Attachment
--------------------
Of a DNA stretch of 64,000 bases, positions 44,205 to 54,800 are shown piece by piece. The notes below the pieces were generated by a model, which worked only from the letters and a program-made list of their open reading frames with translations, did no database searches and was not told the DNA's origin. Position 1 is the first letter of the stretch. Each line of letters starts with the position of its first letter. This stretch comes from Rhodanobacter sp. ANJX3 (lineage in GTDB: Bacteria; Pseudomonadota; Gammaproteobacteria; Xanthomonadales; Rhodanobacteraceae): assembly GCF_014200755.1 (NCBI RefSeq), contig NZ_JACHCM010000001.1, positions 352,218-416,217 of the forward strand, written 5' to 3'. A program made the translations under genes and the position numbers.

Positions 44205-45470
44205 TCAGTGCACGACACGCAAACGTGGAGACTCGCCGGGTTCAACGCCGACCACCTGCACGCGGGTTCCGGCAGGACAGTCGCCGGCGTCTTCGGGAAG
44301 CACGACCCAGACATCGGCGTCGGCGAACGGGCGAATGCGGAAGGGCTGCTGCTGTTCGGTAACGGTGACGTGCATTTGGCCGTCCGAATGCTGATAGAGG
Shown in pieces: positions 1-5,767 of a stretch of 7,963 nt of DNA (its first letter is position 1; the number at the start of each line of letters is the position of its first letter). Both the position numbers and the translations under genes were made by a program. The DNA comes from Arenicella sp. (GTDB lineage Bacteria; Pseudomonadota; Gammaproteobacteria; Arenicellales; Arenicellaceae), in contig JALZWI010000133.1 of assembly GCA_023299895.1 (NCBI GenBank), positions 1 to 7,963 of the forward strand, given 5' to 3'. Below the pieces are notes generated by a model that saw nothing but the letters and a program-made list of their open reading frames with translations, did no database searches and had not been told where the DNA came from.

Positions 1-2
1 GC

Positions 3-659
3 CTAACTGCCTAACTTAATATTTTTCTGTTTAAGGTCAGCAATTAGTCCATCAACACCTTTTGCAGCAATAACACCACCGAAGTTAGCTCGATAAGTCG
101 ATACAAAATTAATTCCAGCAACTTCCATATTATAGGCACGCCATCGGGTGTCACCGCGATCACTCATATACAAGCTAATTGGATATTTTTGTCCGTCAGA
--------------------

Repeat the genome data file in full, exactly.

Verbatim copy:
Of a DNA stretch of 64,000 bases, positions 44,205 to 54,800 are shown piece by piece. The notes below the pieces were generated by a model, which worked only from the letters and a program-made list of their open reading frames with translations, did no database searches and was not told the DNA's origin. Position 1 is the first letter of the stretch. Each line of letters starts with the position of its first letter. This stretch comes from Rhodanobacter sp. ANJX3 (lineage in GTDB: Bacteria; Pseudomonadota; Gammaproteobacteria; Xanthomonadales; Rhodanobacteraceae): assembly GCF_014200755.1 (NCBI RefSeq), contig NZ_JACHCM010000001.1, positions 352,218-416,217 of the forward strand, written 5' to 3'. A program made the translations under genes and the position numbers.

Positions 44205-45470
44205 TCAGTGCACGACACGCAAACGTGGAGACTCGCCGGGTTCAACGCCGACCACCTGCACGCGGGTTCCGGCAGGACAGTCGCCGGCGTCTTCGGGAAG
44301 CACGACCCAGACATCGGCGTCGGCGAACGGGCGAATGCGGAAGGGCTGCTGCTGTTCGGTAACGGTGACGTGCATTTGGCCGTCCGAATGCTGATAGAGG
Shown in pieces: positions 1-5,767 of a stretch of 7,963 nt of DNA (its first letter is position 1; the number at the start of each line of letters is the position of its first letter). Both the position numbers and the translations under genes were made by a program. The DNA comes from Arenicella sp. (GTDB lineage Bacteria; Pseudomonadota; Gammaproteobacteria; Arenicellales; Arenicellaceae), in contig JALZWI010000133.1 of assembly GCA_023299895.1 (NCBI GenBank), positions 1 to 7,963 of the forward strand, given 5' to 3'. Below the pieces are notes generated by a model that saw nothing but the letters and a program-made list of their open reading frames with translations, did no database searches and had not been told where the DNA came from.

Positions 1-2
1 GC

Positions 3-659
3 CTAACTGCCTAACTTAATATTTTTCTGTTTAAGGTCAGCAATTAGTCCATCAACACCTTTTGCAGCAATAACACCACCGAAGTTAGCTCGATAAGTCG
101 ATACAAAATTAATTCCAGCAACTTCCATATTATAGGCACGCCATCGGGTGTCACCGCGATCACTCATATACAAGCTAATTGGATATTTTTGTCCGTCAGA